Myocardial infarction

heart attackheart attacksacute myocardial infarctionheart failureSTEMImyocardial infarctionsmyocardial infarctST elevation myocardial infarctioncardiac arrestmassive heart attack
Myocardial infarction (MI), also known as a heart attack, occurs when blood flow decreases or stops to a part of the heart, causing damage to the heart muscle.wikipedia
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Chest pain

chest painschest tightnesschest
The most common symptom is chest pain or discomfort which may travel into the shoulder, arm, back, neck or jaw.
Serious and relatively common causes include acute coronary syndrome such as a heart attack (31%), pulmonary embolism (2%), pneumothorax, pericarditis (4%), aortic dissection (1%), and esophageal rupture.

Cardiogenic shock

cardiogenicCardiovascular collapseshock, cardiogenic
An MI may cause heart failure, an irregular heartbeat, cardiogenic shock or cardiac arrest.
CS is most commonly precipitated by acute myocardial infarction.

Cocaine

cokecocaine traffickingcrack
MIs are less commonly caused by coronary artery spasms, which may be due to cocaine, significant emotional stress and extreme cold, among others.
Its use also increases the risk of stroke, myocardial infarction, lung problems in those who smoke it, blood infections, and sudden cardiac death.

Aspirin

acetylsalicylic acidBufferinASA
Aspirin is an appropriate immediate treatment for a suspected MI.
Aspirin given shortly after a heart attack decreases the risk of death.

Heparin

unfractionated heparinHeparin sodiumVitrum AB
People who have a non-ST elevation myocardial infarction (NSTEMI) are often managed with the blood thinner heparin, with the additional use of PCI in those at high risk.
Specifically it is also used in the treatment of heart attacks and unstable angina.

Nitroglycerin (medication)

nitroglyceringlyceryl trinitratenitroglycerine
Nitroglycerin or opioids may be used to help with chest pain; however, they do not improve overall outcomes.
This includes chest pain from a heart attack.

Thrombolysis

thrombolyticthrombolytic therapythrombolytic drug
In a STEMI, treatments attempt to restore blood flow to the heart and include percutaneous coronary intervention (PCI), where the arteries are pushed open and may be stented, or thrombolysis, where the blockage is removed using medications.
It is used in ST elevation myocardial infarction, stroke, and very large pulmonary embolisms.

Troponin

troponin complexTroponin testcardiac troponins
Commonly used blood tests include troponin and less often creatine kinase MB. Unlike other causes of acute coronary syndromes, such as unstable angina, a myocardial infarction occurs when there is cell death, as measured by a blood test for biomarkers (the cardiac protein troponin or the cardiac enzyme CK-MB).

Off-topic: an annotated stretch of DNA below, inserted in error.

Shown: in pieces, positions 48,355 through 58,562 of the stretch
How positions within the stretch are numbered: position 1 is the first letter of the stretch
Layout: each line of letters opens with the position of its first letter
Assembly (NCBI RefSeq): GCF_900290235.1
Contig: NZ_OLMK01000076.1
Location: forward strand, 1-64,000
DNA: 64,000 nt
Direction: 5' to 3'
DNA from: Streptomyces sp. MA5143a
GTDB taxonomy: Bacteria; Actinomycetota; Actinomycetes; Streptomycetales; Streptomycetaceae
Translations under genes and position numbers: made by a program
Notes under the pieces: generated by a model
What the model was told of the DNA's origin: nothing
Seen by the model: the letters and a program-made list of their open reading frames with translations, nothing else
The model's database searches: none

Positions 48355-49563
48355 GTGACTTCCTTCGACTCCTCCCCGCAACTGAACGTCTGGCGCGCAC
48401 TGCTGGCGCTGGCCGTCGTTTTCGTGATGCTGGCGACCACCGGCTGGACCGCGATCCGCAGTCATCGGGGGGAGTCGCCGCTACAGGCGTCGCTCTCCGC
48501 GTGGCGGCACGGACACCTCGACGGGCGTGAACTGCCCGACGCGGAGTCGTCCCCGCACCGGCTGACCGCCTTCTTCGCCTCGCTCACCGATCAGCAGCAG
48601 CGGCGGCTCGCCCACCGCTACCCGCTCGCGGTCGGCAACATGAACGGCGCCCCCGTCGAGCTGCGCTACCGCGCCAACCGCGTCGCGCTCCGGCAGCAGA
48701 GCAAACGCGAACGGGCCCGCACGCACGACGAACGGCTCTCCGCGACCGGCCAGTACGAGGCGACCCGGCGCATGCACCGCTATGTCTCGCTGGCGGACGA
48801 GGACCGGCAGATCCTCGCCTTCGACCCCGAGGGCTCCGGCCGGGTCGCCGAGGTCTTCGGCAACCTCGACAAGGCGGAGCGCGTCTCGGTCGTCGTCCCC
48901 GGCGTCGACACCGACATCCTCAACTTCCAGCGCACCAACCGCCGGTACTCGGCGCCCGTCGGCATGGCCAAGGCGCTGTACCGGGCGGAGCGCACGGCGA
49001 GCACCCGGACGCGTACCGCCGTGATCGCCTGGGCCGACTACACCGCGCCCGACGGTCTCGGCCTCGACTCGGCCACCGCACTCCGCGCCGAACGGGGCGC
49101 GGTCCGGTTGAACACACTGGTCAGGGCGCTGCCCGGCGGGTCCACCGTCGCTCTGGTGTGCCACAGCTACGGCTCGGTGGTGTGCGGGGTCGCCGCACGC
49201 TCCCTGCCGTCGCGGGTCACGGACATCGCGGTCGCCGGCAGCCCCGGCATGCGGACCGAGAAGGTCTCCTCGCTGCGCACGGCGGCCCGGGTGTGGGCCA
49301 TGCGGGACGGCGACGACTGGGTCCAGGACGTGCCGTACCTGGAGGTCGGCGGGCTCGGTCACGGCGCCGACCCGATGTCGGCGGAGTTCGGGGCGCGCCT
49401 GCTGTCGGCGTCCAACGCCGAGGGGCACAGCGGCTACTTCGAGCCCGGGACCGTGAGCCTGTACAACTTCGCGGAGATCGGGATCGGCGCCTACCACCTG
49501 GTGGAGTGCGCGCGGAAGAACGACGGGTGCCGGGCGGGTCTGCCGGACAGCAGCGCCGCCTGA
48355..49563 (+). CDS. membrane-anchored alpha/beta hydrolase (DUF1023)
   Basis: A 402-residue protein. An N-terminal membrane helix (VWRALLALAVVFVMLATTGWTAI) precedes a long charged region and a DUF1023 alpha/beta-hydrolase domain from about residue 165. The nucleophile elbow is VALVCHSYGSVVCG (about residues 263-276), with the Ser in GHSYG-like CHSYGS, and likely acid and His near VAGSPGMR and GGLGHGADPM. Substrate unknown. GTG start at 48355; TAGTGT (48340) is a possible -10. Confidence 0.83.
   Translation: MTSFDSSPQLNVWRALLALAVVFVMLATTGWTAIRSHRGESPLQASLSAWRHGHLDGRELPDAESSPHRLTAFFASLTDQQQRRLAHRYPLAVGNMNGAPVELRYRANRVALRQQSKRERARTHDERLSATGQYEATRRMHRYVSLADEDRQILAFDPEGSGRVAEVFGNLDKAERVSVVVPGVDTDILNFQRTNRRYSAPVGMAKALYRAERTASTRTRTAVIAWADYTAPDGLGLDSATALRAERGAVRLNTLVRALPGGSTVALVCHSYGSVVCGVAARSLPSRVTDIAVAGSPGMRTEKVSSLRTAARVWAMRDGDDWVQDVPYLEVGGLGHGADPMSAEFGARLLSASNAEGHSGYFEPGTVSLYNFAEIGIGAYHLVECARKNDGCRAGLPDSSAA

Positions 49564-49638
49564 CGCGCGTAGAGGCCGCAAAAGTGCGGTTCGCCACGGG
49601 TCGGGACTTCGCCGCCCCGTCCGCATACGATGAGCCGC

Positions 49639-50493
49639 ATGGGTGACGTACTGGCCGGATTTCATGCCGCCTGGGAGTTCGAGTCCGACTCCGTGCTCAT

Assays of cardiac-specific troponins I and T are extensively used as diagnostic and prognostic indicators in the management of myocardial infarction and acute coronary syndrome.

Atherosclerosis

atheroscleroticatherogenesisatherosclerotic plaques
The complete blockage of a coronary artery caused by a rupture of an atherosclerotic plaque is usually the underlying mechanism of an MI.
According to United States data for 2004, in about 66% of men and 47% of women, the first symptom of atherosclerotic cardiovascular disease is a heart attack or sudden cardiac death (death within one hour of onset of the symptom).

Heartburn

acid indigestionagitacardialgia
The discomfort may occasionally feel like heartburn.
Heart attack symptoms and esophageal symptoms can be very similar, as the heart and esophagus use the same nerve supply.

Obesity

obesemorbidly obeseoverweight
Risk factors include high blood pressure, smoking, diabetes, lack of exercise, obesity, high blood cholesterol, poor diet and excessive alcohol intake, among others.

Infarction

infarctinfarctedinfarcts
Myocardial infarction (MI) refers to tissue death (infarction) of the heart muscle (myocardium). Unlike other causes of acute coronary syndromes, such as unstable angina, a myocardial infarction occurs when there is cell death, as measured by a blood test for biomarkers (the cardiac protein troponin or the cardiac enzyme CK-MB).
The blood vessel supplying the affected area of tissue may be blocked due to an obstruction in the vessel (e.g., an arterial embolus, thrombus, or atherosclerotic plaque), compressed by something outside of the vessel causing it to narrow (e.g., tumor, volvulus, or hernia), ruptured by trauma causing a loss of blood pressure downstream of the rupture, or vasoconstricted, which is the narrowing of the blood vessel by contraction of the muscle wall rather than an external force (e.g., cocaine vasoconstriction leading to myocardial infarction).

Unstable angina

pre-infarct anginaunstableunstable angina pectoris